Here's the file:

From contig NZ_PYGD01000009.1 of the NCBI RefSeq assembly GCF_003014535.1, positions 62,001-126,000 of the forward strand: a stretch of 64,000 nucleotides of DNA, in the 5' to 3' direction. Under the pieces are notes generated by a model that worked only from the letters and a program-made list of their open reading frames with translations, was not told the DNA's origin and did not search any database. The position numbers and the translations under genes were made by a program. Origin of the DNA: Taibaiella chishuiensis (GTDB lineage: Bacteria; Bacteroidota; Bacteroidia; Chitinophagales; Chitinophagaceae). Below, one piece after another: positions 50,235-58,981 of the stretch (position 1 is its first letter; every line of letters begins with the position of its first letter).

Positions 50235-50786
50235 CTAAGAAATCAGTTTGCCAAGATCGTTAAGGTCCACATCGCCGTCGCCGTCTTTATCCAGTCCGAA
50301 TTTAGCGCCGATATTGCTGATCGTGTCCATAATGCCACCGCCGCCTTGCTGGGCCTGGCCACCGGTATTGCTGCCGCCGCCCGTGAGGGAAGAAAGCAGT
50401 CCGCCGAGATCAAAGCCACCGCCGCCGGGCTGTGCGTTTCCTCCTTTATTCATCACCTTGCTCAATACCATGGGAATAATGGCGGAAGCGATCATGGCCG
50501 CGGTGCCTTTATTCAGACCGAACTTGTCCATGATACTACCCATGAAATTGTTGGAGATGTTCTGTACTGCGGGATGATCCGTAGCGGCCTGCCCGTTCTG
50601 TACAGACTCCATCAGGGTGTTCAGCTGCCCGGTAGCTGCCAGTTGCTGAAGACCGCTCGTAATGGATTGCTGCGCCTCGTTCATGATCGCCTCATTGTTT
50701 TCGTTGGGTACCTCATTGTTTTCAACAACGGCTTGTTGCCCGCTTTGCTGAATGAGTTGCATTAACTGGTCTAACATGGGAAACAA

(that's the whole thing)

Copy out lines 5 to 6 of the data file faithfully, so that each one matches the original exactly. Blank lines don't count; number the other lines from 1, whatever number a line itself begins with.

50401 CCGCCGAGATCAAAGCCACCGCCGCCGGGCTGTGCGTTTCCTCCTTTATTCATCACCTTGCTCAATACCATGGGAATAATGGCGGAAGCGATCATGGCCG
50501 CGGTGCCTTTATTCAGACCGAACTTGTCCATGATACTACCCATGAAATTGTTGGAGATGTTCTGTACTGCGGGATGATCCGTAGCGGCCTGCCCGTTCTG